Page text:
Alabama PSC Review Process Results in No Improved Transparency or Rate Benefits
August 16, 2013 — The Alabama Public Service Commission (PSC) this week voted to change the way it regulates the Alabama Power Company’s rates. The decision follows informal meetings that resulted from growing criticism of its ineffective, secretive oversight of Alabama Power Company and its high electricity bills. However, the PSC’s decision came without providing the public data to support the decision, and any real relief in rates is highly questionable.
During these informal meetings, the PSC sharply limited the scope of the issues available for discussion, refused numerous requests that Alabama Power provide information on its operations that affect rates, and did not require the company to testify under oath.
“This hastily announced outcome is disappointing and these proceedings clearly lacked the transparency that Alabama citizens deserve,” said Keith Johnston, managing attorney of Southern Environmental Law Center’s Birmingham office. “It’s nothing more than a token gesture that may or may not provide savings to ratepayers — to say nothing of addressing the larger deficiencies with the PSC’s oversight process.”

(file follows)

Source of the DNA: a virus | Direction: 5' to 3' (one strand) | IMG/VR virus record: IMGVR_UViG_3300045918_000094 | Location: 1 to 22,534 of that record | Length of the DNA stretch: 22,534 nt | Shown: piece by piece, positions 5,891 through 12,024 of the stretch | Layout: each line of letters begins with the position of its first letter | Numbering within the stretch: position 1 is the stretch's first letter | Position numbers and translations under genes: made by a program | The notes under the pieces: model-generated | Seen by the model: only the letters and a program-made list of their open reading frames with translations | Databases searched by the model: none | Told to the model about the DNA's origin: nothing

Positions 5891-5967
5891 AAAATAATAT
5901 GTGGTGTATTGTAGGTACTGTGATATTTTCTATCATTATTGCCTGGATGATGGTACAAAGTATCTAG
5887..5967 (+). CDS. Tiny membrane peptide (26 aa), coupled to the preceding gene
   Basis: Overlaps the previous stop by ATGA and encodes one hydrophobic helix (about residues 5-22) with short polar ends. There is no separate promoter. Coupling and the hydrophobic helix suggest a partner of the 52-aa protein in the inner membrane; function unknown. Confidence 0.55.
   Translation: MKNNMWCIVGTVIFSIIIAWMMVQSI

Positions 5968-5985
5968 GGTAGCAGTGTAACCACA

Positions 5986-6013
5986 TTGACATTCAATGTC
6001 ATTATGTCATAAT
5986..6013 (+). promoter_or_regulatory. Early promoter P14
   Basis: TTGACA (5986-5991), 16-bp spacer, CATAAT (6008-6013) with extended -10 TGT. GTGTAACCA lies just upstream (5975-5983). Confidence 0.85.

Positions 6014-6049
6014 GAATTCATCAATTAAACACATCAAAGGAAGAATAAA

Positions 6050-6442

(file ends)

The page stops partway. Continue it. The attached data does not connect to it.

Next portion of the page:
The adjustment decision might minimally lower the rate of return Alabama Power is allowed to gain, but it remains well above the national average and several experts, including one of three public service commissioners, have questioned if it will result in any savings for ratepayers.
“Given the many issues that have come to light in recent months, we deserved a real solution from our elected officials who are supposed to protect the interests of ratepayers,” said Amelia Shenstone of Southern Alliance for Clean Energy. “Instead we got a continued charade where any promised rate savings seem questionable at best, and a broken system that offers no transparency or accountability remains in place.”
Under the adopted adjustments, every meaningful regulatory decision will continue to be made behind closed doors, out of the public’s sight. There is no guarantee of significant public review of the reasonableness of the annual expenditures or investments made by Alabama Power. In addition, the resolution means the door is closed for further discussion on how rates are set for at least the next six years.
“Tuesday’s PSC vote does nothing to alter our concern that the cozy relationship between Alabama Power and elected officials is unfair to Alabama ratepayers,” said Stacie Propst, executive director of GASP. “Spending decisions that affect Alabamians’ quality of life — both through the air we breathe and the rates we pay for electricity — deserve legitimate scrutiny.”
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